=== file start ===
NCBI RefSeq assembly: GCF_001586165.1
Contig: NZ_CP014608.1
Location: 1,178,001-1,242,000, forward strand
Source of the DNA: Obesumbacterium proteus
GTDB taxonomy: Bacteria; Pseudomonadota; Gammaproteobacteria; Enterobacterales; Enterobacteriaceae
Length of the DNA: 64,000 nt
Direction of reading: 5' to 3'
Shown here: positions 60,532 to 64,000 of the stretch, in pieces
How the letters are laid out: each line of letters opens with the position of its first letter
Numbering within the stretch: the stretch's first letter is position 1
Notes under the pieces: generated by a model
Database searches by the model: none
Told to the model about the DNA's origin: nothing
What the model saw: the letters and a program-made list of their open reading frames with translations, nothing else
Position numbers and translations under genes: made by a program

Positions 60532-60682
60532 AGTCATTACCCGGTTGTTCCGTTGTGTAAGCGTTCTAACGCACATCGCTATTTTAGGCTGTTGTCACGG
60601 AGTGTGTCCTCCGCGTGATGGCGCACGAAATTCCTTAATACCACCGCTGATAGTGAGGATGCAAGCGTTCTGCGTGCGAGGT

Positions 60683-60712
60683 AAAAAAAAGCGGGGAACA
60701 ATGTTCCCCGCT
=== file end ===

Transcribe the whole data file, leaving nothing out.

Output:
NCBI RefSeq assembly: GCF_001586165.1
Contig: NZ_CP014608.1
Location: 1,178,001-1,242,000, forward strand
Source of the DNA: Obesumbacterium proteus
GTDB taxonomy: Bacteria; Pseudomonadota; Gammaproteobacteria; Enterobacterales; Enterobacteriaceae
Length of the DNA: 64,000 nt
Direction of reading: 5' to 3'
Shown here: positions 60,532 to 64,000 of the stretch, in pieces
How the letters are laid out: each line of letters opens with the position of its first letter
Numbering within the stretch: the stretch's first letter is position 1
Notes under the pieces: generated by a model
Database searches by the model: none
Told to the model about the DNA's origin: nothing
What the model saw: the letters and a program-made list of their open reading frames with translations, nothing else
Position numbers and translations under genes: made by a program

Positions 60532-60682
60532 AGTCATTACCCGGTTGTTCCGTTGTGTAAGCGTTCTAACGCACATCGCTATTTTAGGCTGTTGTCACGG
60601 AGTGTGTCCTCCGCGTGATGGCGCACGAAATTCCTTAATACCACCGCTGATAGTGAGGATGCAAGCGTTCTGCGTGCGAGGT

Positions 60683-60712
60683 AAAAAAAAGCGGGGAACA
60701 ATGTTCCCCGCT